Judicial investigation could allow fresh look at police HQ scandal
Province will look into changing legislation to allow municipalities to trigger inquiries
Provincial Municipal Affairs Minister Rochelle Squires says she will "look into" changing Manitoba's Municipal Act, which could allow the city of Winnipeg to request a judicial investigation of the police headquarters scandal — and potentially answer many lingering questions.
Ontario's Municipal Act gives all municipalities in the province the power to call their own judicial inquiries. Municipalities in Manitoba do not currently have this ability.
The possibility of the legislative change was raised in a meeting between Squires and Mayor Brian Bowman last week.
Squires and Bowman spoke about the possibility of changing the legislation with Squires committing to "follow through and have a look at it," although she says she has done no research about how those kinds of changes might happen.
If municipalities had the power to call a judicial investigation, they would also be responsible for all the costs of the inquiry.
- 'We've got bigger issues,' says Pallister as he rejects calls for Winnipeg public inquiry
- No charges laid after 5-year investigation into Winnipeg police HQ construction
In December the Progressive Conservative government turned down a request by Winnipeg's city council to call a public inquiry into the police headquarters scandal and other controversial real estate transactions.
Squires and Premier Brian Pallister said because there were no charges laid in the police investigation into the headquarters project, there is no reason to call a public inquiry.
The project was millions over budget and many questions remain over why the building was chosen and the contracts issued to do the renovation.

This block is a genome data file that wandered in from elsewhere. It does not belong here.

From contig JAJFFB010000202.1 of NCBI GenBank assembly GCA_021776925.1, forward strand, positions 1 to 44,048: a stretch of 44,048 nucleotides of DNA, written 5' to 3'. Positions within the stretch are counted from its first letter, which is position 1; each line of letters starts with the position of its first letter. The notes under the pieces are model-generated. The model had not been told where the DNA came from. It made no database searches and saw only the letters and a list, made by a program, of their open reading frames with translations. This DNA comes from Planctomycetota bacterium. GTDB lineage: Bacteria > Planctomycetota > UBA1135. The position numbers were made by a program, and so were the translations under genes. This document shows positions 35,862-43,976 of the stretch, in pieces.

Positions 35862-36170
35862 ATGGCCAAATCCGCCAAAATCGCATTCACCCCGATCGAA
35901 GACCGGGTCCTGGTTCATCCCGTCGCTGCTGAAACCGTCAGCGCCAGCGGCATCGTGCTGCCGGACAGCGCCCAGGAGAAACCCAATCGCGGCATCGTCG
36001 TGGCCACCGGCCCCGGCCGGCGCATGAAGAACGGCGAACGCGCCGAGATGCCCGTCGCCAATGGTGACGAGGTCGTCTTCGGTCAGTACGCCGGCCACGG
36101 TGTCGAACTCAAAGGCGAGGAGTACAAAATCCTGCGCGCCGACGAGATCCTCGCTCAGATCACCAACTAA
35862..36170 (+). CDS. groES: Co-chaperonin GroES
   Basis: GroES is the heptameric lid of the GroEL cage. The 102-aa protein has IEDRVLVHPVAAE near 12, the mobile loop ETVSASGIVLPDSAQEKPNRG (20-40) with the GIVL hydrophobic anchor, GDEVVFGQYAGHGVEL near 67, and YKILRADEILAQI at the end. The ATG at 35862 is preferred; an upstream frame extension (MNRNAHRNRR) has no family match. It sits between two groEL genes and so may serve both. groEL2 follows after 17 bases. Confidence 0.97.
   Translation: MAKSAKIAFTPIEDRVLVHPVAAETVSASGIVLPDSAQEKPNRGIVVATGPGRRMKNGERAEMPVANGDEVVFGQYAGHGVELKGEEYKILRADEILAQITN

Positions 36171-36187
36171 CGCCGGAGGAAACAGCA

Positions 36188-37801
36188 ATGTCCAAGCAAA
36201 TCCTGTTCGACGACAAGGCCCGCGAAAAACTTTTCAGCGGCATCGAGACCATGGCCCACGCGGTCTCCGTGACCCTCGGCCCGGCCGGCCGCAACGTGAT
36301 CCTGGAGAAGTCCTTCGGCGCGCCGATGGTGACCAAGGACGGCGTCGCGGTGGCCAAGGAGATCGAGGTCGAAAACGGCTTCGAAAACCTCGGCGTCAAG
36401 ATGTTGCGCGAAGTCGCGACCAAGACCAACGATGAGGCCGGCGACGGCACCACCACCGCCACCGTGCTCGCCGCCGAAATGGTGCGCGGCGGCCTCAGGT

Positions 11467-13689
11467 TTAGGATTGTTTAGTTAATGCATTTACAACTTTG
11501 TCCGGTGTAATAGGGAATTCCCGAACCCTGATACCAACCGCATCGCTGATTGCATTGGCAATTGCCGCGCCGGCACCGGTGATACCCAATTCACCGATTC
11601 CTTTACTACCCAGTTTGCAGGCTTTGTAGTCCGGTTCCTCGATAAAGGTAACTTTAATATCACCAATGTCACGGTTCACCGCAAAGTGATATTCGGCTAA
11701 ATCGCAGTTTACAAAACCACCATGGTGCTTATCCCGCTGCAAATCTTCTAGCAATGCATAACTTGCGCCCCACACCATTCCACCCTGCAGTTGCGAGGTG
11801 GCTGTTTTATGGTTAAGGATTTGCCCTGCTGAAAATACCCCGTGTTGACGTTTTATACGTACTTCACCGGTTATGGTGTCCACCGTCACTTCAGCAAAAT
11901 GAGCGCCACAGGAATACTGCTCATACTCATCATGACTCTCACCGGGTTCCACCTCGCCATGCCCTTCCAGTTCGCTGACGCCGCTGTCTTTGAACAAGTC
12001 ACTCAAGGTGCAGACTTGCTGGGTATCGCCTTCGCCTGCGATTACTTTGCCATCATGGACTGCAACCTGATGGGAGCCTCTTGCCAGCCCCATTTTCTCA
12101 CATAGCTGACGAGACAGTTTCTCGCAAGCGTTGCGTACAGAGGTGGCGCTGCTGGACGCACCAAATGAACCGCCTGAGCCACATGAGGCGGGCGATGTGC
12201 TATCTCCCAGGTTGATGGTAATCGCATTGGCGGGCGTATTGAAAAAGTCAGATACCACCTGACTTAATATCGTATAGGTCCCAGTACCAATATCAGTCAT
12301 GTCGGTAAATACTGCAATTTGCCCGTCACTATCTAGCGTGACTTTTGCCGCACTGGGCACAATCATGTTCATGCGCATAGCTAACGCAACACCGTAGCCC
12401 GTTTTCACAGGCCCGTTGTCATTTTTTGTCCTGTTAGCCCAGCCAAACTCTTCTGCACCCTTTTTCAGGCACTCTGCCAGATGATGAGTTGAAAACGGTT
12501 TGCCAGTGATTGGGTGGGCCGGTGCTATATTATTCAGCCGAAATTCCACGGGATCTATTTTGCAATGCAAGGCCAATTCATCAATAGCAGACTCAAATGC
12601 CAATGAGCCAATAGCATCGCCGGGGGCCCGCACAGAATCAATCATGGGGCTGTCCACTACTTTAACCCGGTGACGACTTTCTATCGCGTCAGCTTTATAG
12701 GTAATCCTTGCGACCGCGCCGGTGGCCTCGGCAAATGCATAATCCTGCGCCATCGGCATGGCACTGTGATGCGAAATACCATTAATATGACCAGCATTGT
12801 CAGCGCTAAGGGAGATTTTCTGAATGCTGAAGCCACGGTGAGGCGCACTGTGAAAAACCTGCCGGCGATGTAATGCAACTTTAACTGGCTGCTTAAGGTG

Ontario municipalities can call own inquiries
Ontario's legislation does not require municipalities to get provincial consent for an investigation into alleged misbehaviour by employees or individuals or companies that have done or do work for them.
The Municipal Act in Ontario allows city councils to request a Queen's Bench judge to "investigate any supposed breach of trust or other misconduct of a member of council, an employee of the municipality or a person having a contract with the municipality in relation to the duties or obligations of that person to the municipality."
At least two such judicial investigations are underway in Ontario —one in Collingwood over the sale of the city's utility to a private company, and another in Hamilton into why a report, which showed parts of a highway were too slippery to meet safety standards, was buried.
- Collingwood calls for judicial inquiry into 'serious questions' about public utility sell-off
- Judge appointed to lead judicial inquiry into buried Red Hill report
Squires says the provincial government will look at several ways to protect taxpayer's money.
"I'm certainly willing to have conversations with our municipal leaders on how to best mitigate risk on taxpayer dollars and their investment," Squires said.
Bowman maintains the province should trigger a full public inquiry into years of controversial issues at the city, calling it "my preference," and said the answer he has received from the provincial Conservative government on their decision is "less than satisfactory."
In the wake of the provincial government's decision to turn down an inquiry, the city launched a civil suit against its former chief administrative officer and other individuals linked to the construction of the police headquarters, accusing them of a "scheme" of fraud, embezzlement and kickbacks.
Bowman says he still hasn't had a formal response from the province around declining a public inquiry and the reasons behind the decision, but he did offer support for the idea of changing the Municipal Act and giving cities the power to call their own investigations.
"You know, if the province is open to providing the legal authority for judicial investigations by municipalities across Manitoba that's obviously something that I think would be appropriate for them to consider, in absence of calling a public inquiry themselves," Bowman said.
Bowman says he did point out the legislation in Ontario to Squires, but says neither he nor Winnipeg's city council has made a formal request to the province to change its legislation.
CBC News has asked all city councillors for comment on if they would support changing the Municipal Act in Manitoba.